Sault Ste. Marie, Michigan
Claim to Fame: When completed, the Sault Ste. Marie Hydroelectric Power Complex was the largest low-head facility in the United States, with a canal that carried 30,000 cubic feet per second.
|Courtesy English Wikipedia/Flibright
"The Algoma region of Ontario and the Upper Peninsula of Michigan were essentially frontier regions. There were no heavy concentrations of population; natural resources were largely untapped. There were no significant local manufacturing industries, and local sources of investment capital were miniscule…"
- Terry S. Reynolds, The Soo Hydro: A Case Study, 1982
Located at the northern tip of Michigan where Lake Superior, Lake Michigan, and Lake Huron join together, the Sault Ste. Marie Hydroelectric Power Complex was built to harness the hydroelectric potential of the 20-foot falls at the headwaters of the St. Marys (sic) River, the sole outlet of Lake Superior. A century after its construction, the plant remains the largest low-head hydroelectric facility in the United States. Today, the Sault Ste. Marie plant supplies electricity to area residents, especially those in the Upper Peninsula of Michigan.
In order to secure customers in a relatively remote region, the plant's developers signed long-term contracts to sell power at a low cost, thus requiring the construction of a large-scale plant. The need to create maximum output within economic and geographic constraints presented a multitude of practical problems, which were solved by an extensive staff of civil engineers, several of whom went on to celebrated careers in the profession.
1. The plant's primary customer at the time of its construction was Union Carbide, a then-fledgling business that required a large amount of electric power to produce calcium carbide, an essential ingredient in making acetylene. Union Carbide eventually purchased the plant to supply its own industrial power.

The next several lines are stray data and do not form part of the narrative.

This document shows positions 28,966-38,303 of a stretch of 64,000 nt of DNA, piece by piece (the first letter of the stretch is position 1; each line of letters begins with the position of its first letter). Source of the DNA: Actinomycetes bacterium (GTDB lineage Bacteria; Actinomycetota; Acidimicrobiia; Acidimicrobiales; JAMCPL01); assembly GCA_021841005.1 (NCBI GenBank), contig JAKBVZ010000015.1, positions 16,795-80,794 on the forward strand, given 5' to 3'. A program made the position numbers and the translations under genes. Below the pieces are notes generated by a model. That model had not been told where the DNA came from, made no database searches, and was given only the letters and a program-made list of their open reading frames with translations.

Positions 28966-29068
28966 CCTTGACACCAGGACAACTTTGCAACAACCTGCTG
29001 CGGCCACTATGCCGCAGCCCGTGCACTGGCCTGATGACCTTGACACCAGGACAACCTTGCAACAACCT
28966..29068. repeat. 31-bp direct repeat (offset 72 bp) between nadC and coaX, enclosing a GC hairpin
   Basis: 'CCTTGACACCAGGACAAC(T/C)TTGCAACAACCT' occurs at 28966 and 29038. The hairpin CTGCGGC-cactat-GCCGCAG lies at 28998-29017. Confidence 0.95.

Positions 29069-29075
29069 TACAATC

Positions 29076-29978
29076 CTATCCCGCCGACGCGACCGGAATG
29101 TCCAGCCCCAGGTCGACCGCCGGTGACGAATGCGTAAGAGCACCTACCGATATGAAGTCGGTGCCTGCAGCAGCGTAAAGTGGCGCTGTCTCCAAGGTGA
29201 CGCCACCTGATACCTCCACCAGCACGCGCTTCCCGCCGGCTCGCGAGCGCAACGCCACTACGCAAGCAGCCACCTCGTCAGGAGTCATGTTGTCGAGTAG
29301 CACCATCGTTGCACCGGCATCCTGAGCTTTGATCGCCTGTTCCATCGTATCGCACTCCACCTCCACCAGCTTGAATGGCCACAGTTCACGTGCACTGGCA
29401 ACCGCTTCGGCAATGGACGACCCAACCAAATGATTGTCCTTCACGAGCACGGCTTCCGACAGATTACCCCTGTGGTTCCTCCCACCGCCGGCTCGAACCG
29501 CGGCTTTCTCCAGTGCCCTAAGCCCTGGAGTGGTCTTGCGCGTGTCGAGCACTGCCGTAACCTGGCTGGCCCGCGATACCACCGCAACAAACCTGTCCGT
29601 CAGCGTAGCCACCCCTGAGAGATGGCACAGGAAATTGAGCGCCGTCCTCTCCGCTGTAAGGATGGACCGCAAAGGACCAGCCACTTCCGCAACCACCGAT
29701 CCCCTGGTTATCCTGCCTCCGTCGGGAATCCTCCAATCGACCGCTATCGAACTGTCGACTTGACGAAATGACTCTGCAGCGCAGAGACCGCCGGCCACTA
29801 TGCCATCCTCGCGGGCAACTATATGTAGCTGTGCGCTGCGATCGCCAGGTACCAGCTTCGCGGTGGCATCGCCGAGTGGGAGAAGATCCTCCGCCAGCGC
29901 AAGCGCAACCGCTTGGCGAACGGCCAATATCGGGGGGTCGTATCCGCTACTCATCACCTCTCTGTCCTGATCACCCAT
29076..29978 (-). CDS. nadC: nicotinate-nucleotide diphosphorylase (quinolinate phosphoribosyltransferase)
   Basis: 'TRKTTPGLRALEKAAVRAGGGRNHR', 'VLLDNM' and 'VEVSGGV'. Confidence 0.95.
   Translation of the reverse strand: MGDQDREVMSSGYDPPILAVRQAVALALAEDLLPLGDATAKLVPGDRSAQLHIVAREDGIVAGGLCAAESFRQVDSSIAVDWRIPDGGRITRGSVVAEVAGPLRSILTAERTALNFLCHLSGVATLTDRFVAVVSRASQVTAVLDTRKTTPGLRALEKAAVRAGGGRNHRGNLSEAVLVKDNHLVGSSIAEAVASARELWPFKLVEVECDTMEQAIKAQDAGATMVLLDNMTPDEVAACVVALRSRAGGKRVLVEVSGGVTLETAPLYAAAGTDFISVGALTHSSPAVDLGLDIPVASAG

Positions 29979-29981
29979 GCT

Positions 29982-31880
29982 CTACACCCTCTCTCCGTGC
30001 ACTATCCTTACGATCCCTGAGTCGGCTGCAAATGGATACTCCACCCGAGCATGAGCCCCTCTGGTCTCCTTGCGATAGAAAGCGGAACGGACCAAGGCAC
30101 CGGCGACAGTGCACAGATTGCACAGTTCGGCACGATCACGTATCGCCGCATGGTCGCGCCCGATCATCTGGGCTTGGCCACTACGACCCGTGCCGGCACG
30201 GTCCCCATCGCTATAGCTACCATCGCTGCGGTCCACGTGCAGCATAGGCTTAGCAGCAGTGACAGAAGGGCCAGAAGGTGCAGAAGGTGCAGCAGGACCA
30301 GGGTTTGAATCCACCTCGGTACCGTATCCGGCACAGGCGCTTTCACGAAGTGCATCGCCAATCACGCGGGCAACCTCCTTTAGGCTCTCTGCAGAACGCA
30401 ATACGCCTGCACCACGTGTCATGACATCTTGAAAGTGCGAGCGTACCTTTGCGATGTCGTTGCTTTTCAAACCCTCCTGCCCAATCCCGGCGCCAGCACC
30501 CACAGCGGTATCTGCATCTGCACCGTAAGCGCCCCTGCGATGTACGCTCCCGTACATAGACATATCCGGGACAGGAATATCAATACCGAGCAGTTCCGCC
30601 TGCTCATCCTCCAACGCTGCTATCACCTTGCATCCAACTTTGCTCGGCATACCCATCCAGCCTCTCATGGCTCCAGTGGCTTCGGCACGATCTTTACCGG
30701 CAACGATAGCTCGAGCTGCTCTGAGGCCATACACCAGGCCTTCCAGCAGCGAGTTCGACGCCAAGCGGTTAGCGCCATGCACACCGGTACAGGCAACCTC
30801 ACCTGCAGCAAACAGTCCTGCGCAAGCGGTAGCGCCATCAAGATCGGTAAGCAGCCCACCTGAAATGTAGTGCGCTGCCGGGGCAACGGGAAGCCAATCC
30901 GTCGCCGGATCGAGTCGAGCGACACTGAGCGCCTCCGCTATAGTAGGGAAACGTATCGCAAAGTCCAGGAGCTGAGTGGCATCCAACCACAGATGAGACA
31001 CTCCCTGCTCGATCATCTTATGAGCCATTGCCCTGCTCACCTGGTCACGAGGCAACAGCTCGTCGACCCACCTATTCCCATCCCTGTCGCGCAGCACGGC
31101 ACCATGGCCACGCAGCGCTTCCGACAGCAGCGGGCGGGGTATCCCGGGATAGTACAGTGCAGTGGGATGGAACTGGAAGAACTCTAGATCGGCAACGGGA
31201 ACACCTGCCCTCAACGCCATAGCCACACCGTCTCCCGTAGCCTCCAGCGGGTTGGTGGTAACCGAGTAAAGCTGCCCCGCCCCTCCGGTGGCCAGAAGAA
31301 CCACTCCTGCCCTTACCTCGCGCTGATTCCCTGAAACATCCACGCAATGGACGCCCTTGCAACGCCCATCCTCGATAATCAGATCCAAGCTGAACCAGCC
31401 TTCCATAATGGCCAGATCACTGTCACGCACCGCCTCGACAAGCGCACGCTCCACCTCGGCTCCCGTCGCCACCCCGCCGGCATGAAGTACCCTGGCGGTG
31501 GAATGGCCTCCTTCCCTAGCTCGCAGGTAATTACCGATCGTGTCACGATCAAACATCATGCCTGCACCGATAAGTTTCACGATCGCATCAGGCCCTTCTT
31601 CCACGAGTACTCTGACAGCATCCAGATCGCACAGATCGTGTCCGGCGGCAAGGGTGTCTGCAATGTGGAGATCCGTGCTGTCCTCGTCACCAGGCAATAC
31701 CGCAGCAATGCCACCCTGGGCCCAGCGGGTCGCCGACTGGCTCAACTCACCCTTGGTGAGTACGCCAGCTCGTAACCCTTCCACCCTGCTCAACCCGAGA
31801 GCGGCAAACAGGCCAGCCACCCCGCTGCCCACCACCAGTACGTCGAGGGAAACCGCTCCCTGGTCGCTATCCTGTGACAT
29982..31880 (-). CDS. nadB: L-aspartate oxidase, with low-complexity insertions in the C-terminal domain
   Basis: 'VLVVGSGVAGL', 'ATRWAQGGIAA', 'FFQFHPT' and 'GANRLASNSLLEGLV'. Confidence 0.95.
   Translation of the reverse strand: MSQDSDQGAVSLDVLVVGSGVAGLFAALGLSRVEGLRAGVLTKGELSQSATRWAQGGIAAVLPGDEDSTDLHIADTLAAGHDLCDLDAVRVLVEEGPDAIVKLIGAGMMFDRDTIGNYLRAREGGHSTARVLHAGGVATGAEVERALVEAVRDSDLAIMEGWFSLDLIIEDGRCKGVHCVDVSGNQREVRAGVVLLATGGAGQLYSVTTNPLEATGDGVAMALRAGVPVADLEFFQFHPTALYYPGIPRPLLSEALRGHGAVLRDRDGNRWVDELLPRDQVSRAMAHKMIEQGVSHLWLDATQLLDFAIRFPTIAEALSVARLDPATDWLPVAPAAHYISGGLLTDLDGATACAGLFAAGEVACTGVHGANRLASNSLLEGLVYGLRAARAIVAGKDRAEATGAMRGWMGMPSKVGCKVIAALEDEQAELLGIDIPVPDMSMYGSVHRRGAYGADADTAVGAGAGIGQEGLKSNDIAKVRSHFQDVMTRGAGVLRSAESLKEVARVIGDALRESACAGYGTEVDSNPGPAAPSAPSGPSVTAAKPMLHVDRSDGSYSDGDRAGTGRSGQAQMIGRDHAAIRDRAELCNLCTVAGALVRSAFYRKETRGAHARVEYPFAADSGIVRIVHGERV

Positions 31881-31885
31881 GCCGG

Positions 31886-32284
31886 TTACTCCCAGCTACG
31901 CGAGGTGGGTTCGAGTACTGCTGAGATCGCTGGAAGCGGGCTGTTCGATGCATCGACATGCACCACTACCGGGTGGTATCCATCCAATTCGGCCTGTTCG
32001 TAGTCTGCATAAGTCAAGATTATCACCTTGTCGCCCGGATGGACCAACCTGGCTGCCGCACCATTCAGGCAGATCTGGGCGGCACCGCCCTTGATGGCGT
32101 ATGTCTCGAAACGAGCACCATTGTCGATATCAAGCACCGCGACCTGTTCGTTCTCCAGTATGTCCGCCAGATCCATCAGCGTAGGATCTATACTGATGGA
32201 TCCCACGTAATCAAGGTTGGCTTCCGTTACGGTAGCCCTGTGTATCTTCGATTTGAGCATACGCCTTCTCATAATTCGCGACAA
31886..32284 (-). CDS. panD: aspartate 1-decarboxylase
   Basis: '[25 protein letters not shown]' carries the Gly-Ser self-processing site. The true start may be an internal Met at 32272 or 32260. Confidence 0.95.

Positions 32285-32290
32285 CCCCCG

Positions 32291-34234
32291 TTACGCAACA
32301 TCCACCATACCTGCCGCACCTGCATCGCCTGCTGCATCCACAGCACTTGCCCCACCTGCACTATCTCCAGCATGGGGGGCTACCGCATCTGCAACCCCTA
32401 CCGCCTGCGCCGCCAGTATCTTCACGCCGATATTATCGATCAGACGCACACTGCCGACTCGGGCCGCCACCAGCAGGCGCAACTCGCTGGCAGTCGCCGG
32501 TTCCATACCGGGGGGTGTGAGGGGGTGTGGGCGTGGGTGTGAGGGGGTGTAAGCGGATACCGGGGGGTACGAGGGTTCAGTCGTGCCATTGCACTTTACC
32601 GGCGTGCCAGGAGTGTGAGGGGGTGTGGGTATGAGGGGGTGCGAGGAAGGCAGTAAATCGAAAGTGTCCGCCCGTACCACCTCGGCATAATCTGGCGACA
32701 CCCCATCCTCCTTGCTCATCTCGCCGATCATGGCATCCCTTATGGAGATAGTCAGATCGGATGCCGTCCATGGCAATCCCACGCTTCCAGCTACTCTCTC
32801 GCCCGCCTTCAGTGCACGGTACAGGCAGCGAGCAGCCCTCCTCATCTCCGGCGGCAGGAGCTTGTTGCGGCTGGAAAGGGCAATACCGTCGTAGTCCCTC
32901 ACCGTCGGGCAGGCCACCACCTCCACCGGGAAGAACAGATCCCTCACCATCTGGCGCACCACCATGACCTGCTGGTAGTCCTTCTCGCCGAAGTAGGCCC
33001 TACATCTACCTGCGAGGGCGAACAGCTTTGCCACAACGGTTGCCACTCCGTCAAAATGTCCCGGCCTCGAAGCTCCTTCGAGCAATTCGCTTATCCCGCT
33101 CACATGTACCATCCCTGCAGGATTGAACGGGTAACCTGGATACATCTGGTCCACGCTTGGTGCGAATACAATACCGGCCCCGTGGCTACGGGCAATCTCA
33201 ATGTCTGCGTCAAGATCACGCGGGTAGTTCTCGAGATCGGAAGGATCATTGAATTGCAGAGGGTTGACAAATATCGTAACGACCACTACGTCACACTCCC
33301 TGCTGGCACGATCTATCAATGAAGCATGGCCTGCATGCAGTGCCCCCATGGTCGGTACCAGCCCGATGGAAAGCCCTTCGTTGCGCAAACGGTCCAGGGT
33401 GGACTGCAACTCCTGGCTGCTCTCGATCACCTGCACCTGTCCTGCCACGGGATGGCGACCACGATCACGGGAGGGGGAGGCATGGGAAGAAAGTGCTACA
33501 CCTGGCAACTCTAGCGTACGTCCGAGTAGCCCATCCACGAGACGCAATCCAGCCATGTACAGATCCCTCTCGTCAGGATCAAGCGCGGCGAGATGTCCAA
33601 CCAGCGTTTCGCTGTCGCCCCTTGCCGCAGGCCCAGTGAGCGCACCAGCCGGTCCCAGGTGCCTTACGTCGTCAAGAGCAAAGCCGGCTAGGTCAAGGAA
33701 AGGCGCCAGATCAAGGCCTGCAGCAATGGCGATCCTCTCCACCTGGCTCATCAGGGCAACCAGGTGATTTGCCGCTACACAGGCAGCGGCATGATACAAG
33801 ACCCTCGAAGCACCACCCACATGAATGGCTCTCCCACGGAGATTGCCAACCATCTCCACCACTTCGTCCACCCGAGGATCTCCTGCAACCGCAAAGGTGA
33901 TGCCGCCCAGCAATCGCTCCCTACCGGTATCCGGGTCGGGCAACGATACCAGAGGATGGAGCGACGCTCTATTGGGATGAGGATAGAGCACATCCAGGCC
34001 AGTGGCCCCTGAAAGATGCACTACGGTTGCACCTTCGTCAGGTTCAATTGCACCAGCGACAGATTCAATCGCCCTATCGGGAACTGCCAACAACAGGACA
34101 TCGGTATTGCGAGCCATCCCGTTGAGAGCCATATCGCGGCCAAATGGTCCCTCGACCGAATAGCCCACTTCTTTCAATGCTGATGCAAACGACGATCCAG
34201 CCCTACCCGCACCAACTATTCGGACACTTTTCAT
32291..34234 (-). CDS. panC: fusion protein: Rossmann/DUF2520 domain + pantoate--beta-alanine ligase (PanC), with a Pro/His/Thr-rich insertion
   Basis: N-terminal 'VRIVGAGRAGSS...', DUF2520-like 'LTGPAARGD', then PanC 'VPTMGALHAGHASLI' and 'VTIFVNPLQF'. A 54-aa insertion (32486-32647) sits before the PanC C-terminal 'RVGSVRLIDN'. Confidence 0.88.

2. Half of the power plant's large feeder canal was dug through rock, but the other half passed through a mixture of sand and clay unable to withstand the force of the canal's water flow. Installing a timber lining -- completely submerged to help preserve it -- solved this problem. The timber lining remains intact today.
3. The headhouse of the Sault Ste. Marie plant is more than a quarter-mile long and contains 80 turbine chambers, only 40 of which were used when the plant was opened. The 40 horizontal turbine mechanisms manufactured and installed in 1902 remain in place at the facility and in operation.
4. The facility's power canal can feed water at 30,000 cubic feet per second -- a volume greater than most rivers -- qualifying it as the largest in the world.
5. More than a dozen leading engineers served their apprenticeships on the Sault Ste. Marie hydroelectric project. Among them were Ralph Modjeski, designer of the Oakland Bay Bridge, and seven future officers of the American Society of Civil Engineers, including Alfred Noble, who served as president of ASCE in 1903, Clements Herschel, who served as president in 1916, and James W. Rickey, honored with the Society's Rickey medal.
6. The Sault Ste. Marie plant was bought by the Edison Sault Electric Company in 1963 and shifted to the production of electricity for use in homes and offices.
1. Terry S. Reynolds, "The Soo Hydro: A Case Study of the Influence of Managerial and Topographical Constraints on Engineering Design," IA: The Journal of the Society for Industrial Archeology, Volume 8
2. Terry S. Reynolds, Sault Ste. Marie: A Project Report (Washington, DC: Historic American Engineering Record, 1982); gov. doc. no. I 29.74:Sa 8